The Senate Economics Legislation Committee report into the latest bill restricting default insurance in superannuation has just been released.
The majority recommend the Putting Members Interests First bill be passed with one change – pushing back the commencement date two months to 1 December 2019.
One of the justifications in the report for the removal of default cover is the availability of other support mechanisms for protection against illness or injury through sick leave, Centrelink payments, workers compensation schemes, compulsory third-party motor vehicle accident insurance and the National Disability Insurance Scheme.
This was consistent with the submission made by the Grattan Institute and perpetuates a myth which needs busting.
The default insurance benefits under MySuper and choice superannuation products are death and Total and Permanent Disability (TPD) lump sums, although monthly income protection benefits may also be provided. The default death and TPD benefits “top up” a member’s accumulated superannuation in the event of premature death or disability.
A TPD lump sum is designed to contribute to a member’s retirement income whilst a death insurance benefit is designed to provide for a deceased member’s dependents who would otherwise have been financially dependent on the member had he/she worked until retirement.
Neither TPD or death insurance benefits are designed to provide income support during a member’s normal working life-they top up superannuation for retirement/death.
In contrast, statutory workers compensation and motor accident compensation payments provide income support during a person’s working life. They do not contribute to a person’s superannuation for retirement and at the end of the benefit period, the person has not accumulated anything more towards superannuation for his/her retirement. Also, most only pay weekly payments for upto 130 weeks.
For example, a member who ceases work at age 40 and is paid workers compensation weekly payments for the maximum period of two years (or perhaps even up to age 65), will at the end of the benefit period still only have a retirement income based on superannuation contributions up to age 40 and no more. That person will almost certainly not have an adequate retirement income and will likely be welfare-dependent.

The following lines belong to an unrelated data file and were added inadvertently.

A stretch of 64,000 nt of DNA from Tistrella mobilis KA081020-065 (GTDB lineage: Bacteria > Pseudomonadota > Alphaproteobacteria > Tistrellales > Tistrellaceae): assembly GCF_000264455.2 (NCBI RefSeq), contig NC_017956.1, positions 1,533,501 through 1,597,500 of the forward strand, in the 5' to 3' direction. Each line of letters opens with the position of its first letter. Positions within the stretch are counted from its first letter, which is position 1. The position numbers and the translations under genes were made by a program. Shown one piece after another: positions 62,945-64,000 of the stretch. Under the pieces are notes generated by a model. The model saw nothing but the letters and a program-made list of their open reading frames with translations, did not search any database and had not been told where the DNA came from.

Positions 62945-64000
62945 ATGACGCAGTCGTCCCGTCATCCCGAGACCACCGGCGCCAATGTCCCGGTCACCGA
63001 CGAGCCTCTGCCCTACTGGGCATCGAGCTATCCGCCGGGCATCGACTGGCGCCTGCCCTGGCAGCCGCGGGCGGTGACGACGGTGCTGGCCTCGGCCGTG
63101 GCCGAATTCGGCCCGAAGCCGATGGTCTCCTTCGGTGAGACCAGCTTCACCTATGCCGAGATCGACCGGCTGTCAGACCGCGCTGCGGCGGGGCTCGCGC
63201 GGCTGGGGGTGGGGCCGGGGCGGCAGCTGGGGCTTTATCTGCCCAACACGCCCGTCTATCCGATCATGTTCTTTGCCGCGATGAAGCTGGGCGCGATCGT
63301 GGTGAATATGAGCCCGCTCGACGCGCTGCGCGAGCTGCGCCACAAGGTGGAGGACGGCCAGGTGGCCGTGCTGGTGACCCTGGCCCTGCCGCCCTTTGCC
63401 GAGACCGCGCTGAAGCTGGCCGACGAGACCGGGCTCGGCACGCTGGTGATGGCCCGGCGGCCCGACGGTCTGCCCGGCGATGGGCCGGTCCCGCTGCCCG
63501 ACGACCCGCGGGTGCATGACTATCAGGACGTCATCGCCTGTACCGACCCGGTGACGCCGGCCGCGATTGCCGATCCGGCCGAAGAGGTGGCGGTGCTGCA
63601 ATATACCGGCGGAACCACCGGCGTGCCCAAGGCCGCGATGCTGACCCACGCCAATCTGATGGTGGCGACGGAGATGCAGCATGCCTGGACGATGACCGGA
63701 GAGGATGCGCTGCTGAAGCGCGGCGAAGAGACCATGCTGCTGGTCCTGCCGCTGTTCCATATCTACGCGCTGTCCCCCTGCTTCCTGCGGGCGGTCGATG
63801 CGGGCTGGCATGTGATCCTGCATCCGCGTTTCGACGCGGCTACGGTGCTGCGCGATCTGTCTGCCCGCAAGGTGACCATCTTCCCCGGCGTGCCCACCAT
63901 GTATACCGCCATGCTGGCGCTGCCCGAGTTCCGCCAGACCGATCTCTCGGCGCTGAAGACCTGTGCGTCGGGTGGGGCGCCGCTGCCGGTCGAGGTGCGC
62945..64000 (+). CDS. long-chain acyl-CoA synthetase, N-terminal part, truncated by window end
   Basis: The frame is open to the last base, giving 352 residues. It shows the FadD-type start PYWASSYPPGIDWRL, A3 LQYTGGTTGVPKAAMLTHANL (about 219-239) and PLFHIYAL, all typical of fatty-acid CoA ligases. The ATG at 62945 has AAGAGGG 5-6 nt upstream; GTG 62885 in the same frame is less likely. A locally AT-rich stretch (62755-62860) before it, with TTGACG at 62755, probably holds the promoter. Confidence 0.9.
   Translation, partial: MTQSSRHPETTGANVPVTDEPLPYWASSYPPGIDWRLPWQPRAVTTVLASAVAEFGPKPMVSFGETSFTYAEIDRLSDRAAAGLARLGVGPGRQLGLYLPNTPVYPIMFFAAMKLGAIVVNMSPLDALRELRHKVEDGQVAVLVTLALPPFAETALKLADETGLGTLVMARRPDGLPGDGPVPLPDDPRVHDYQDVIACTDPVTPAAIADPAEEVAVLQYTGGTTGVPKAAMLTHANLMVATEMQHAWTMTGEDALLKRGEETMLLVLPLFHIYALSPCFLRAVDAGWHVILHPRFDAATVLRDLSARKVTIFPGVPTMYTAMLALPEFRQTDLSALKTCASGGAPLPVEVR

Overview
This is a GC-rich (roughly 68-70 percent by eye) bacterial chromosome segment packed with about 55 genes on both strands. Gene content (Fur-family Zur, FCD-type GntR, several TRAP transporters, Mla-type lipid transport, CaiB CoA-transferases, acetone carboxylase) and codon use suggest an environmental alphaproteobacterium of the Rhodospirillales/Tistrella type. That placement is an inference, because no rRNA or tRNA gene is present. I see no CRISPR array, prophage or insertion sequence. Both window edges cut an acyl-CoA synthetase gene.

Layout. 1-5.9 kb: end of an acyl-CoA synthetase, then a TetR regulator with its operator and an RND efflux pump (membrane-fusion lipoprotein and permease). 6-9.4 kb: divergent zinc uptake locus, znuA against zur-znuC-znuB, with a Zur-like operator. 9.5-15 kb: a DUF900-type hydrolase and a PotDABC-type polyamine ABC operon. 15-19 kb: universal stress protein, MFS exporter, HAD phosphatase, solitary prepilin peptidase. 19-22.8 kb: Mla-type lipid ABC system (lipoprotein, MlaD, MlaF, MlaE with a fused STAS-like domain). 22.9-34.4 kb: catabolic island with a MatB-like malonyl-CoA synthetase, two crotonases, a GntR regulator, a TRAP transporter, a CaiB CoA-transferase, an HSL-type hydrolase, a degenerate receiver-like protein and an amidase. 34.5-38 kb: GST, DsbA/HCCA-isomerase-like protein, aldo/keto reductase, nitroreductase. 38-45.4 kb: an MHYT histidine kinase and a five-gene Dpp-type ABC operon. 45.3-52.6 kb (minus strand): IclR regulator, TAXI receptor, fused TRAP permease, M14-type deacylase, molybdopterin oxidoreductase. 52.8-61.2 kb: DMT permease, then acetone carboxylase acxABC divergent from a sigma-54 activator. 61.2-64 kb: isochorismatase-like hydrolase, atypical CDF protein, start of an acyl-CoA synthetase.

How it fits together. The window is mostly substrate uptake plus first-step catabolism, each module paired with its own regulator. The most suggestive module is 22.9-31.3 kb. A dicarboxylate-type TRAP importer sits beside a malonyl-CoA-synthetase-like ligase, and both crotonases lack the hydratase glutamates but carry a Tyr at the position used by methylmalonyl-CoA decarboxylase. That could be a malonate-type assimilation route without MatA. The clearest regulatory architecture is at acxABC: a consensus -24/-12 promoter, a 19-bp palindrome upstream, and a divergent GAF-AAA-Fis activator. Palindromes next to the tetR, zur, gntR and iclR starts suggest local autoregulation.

One exception to the above is the Victorian workers compensation scheme which provides superannuation contributions on top of income replacement weekly payments-but even this is usually only for a maximum 18-month period.
It can be argued that income protection insurance in superannuation also only provides working life income support and does not contribute to a disabled person’s retirement income. However, many funds have at least partially addressed this by coupling superannuation guarantee contributions with income protection payments e.g. REST and PSSAP.
The same myth applies to Centrelink income support: whether through Newstart or the Disability Support Pension (DSP). Both provide working life basic income support (very basic in the case of Newstart), both end at retirement age and neither provides any retirement income top up. It is also noteworthy that since 2011 eligibility for the “more generous” DSP has been severely curtailed, particularly under the functional impairment points tables.
The inclusion of the NDIS is even more baffling given that does not provide any income support: only medical supports and services
Accordingly, to equate insurance in superannuation with income support benefits under compensation schemes or Centrelink is in fact comparing apples with oranges.
It is also a myth that most superannuation fund members who become disabled or die will be eligible for compensation benefits. Statutory compensation schemes covering work-related injuries or illnesses or motor vehicle accident-related injuries, are beyond the reach of most superannuation fund members whose working lives are cut short because of cancer, heart attack, stroke, mental illness, Multiple Sclerosis, Parkinson’s disease or Motor Neuron Disease.
Insurance in superannuation plays a vital role in supplementing the retirement incomes of members whose working lives are cut short because of disability or death.
There is no doubt that changes were needed to deal with affordability and availability to ensure insurance in superannuation provides value for money without excessively eroding members accounts.
As policymakers seek to strike the right balance, it is important that there be a robust exchange of ideas but that myths must be…. busted.